The company, which owns famous brands such as Marmite, PG Tips and Magnum ice cream, has announced today that it is closing its final-salary pension scheme.
The business has stated that it will start a 90-day consultation with its staff members about the scheme, planning ultimately to replace it with a ‘defined benefit’ career average pension plan.
Three quarters of its 7,000 members are currently part of the final-salary scheme and as well as receiving the new plan, they will also gain a defined contribution investment plan under the proposed new arrangements, starting from January 1st 2012.
The scheme was closed to new members in 2008 due to a deficit the company scheme currently has of £680 million, leaving 5,200 members suffering.
This type of scheme was once seen as one of the many incentives to joining a large company as it is a guaranteed payment, whereas defined benefits are just that; defined on the employee performance and contributions.
Unilever’s UK and Ireland chairwoman, Amanda Sourry said that the pension fund was unaffordable and unsustainable, stating: “Unilever is committed to being a sustainable company in everything we do and our pension arrangements are no exception.”
In February, the company announced a pre-tax profit of £6.1 billion, up 18% from last year, so this deficit and subsequent cut of the final-salary scheme seems difficult to understand for its members.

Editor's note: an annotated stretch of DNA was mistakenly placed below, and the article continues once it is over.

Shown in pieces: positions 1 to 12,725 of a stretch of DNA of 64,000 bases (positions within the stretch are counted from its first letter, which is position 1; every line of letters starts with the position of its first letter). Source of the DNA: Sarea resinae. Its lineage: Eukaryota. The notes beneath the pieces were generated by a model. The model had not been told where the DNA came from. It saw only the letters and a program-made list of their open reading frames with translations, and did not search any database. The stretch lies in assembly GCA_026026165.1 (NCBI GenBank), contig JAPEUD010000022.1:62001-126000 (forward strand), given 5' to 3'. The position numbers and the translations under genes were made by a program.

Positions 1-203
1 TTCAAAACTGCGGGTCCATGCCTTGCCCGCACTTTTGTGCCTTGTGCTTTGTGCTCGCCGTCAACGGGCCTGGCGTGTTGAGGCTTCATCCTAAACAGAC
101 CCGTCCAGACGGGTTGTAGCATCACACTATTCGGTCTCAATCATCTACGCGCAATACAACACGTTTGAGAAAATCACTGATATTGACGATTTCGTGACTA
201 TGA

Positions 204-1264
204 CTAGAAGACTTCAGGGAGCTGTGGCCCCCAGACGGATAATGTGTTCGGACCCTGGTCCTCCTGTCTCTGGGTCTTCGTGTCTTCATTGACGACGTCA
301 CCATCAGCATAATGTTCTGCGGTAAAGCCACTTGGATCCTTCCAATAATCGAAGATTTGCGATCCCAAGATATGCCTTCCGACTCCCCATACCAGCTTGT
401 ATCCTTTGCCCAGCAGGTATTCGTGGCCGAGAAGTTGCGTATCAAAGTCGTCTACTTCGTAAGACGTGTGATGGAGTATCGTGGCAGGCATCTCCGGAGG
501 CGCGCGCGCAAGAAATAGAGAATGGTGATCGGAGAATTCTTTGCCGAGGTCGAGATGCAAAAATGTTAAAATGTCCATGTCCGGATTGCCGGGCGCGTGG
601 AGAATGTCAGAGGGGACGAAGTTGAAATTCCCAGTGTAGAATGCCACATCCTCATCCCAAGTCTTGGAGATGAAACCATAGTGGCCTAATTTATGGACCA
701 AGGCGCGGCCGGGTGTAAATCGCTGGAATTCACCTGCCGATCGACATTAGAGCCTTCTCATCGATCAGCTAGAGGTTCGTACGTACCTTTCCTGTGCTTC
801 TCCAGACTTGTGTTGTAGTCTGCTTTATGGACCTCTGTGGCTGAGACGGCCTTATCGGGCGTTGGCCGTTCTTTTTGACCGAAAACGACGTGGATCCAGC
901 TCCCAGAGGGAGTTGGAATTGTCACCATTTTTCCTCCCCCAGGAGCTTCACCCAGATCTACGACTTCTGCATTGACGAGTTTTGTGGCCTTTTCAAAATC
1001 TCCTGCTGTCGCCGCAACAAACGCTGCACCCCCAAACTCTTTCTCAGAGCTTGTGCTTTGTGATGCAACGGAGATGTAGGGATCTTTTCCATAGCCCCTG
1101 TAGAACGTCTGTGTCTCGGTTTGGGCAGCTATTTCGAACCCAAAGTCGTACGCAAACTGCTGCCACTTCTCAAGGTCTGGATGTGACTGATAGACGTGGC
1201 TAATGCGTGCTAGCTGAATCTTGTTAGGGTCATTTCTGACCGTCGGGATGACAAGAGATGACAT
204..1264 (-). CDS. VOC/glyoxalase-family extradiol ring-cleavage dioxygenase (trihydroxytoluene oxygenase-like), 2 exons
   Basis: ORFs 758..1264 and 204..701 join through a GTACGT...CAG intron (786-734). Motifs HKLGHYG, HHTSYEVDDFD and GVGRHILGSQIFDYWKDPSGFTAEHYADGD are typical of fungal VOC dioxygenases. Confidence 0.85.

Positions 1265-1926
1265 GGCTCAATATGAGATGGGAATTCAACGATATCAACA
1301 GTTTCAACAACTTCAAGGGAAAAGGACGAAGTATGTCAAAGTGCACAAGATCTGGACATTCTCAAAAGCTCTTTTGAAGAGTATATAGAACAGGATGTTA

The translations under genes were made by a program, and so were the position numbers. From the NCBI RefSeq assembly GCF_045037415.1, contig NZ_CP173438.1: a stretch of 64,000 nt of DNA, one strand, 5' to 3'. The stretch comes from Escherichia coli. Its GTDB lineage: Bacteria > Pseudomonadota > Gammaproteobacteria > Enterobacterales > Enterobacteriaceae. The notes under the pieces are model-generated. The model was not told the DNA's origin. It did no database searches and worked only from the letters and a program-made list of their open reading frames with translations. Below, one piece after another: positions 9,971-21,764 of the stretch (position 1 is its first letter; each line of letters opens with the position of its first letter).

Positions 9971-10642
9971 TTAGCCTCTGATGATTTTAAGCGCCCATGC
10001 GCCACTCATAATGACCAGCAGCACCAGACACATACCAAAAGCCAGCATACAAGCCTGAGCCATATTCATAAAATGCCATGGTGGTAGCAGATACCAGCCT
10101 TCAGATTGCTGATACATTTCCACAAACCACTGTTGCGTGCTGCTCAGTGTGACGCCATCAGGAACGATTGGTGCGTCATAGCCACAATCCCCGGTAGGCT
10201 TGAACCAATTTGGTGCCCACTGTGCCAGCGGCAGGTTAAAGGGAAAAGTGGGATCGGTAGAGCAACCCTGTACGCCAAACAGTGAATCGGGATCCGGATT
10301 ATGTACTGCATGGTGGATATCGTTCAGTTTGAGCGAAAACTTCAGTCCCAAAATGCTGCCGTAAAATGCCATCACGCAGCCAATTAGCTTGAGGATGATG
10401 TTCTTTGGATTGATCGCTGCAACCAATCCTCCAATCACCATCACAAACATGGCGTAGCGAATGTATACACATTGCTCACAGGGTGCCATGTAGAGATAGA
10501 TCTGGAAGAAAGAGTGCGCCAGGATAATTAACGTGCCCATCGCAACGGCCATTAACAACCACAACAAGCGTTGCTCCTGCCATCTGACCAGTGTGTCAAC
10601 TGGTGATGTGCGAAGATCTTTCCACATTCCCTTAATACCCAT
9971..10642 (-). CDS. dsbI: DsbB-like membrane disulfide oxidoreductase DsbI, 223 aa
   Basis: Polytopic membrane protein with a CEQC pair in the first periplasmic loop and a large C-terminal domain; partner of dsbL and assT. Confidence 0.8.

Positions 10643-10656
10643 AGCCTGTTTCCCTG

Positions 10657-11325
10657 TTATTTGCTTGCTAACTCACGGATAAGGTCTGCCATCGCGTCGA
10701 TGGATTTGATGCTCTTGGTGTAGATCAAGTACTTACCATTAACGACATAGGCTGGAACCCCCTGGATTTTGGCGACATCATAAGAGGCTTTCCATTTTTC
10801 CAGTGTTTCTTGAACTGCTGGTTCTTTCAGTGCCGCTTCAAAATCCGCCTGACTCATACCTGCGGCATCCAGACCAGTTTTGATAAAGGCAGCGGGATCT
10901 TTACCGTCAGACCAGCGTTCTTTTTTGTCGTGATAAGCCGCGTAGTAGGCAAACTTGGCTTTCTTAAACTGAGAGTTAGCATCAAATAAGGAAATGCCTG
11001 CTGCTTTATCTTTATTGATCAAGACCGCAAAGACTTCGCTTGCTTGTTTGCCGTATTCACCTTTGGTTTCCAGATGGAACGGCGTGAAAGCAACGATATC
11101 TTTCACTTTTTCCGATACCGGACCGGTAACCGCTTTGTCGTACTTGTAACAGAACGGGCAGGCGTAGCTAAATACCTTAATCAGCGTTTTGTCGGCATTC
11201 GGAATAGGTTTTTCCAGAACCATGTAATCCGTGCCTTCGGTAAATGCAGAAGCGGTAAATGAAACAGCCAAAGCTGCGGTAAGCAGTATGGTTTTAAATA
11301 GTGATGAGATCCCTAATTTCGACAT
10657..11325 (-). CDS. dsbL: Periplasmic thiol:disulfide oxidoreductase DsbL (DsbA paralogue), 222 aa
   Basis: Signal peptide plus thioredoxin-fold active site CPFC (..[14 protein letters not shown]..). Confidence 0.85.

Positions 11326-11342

Amanda Sourry said: “Going forward, one of the principles we want to establish is that both the responsibility and risks involved in saving for retirement are more equally shared between Unilever and its UK employees.”
Not the first
Roger Turner, chief executive of lobby group the Occupational Pensioners’ Alliance said that the UK has seen a decline in final-salary schemes over the past 20 years.
Asda, Northern Rock, Aviva, Vodaphone and Barclays are just some of the other large corporations that have also closed their final-salary schemes due to the risk being placed solely on the employers’ shoulders with this scheme.
Under the final-salary scheme, when a poor investment return occurs, employs fill the shortfall with their own money, meaning that it is a bad scheme for employers. However, under the new defined benefit scheme, employees are the ones who foot the shortfall.
Turner said: “Firms are ditching these schemes because they aren’t affordable. It cuts costs for firms but transfers risk to the pensioner, which isn’t great for pensioner poverty.”
Anyone looking to calculate their pension should use the pension calculator found here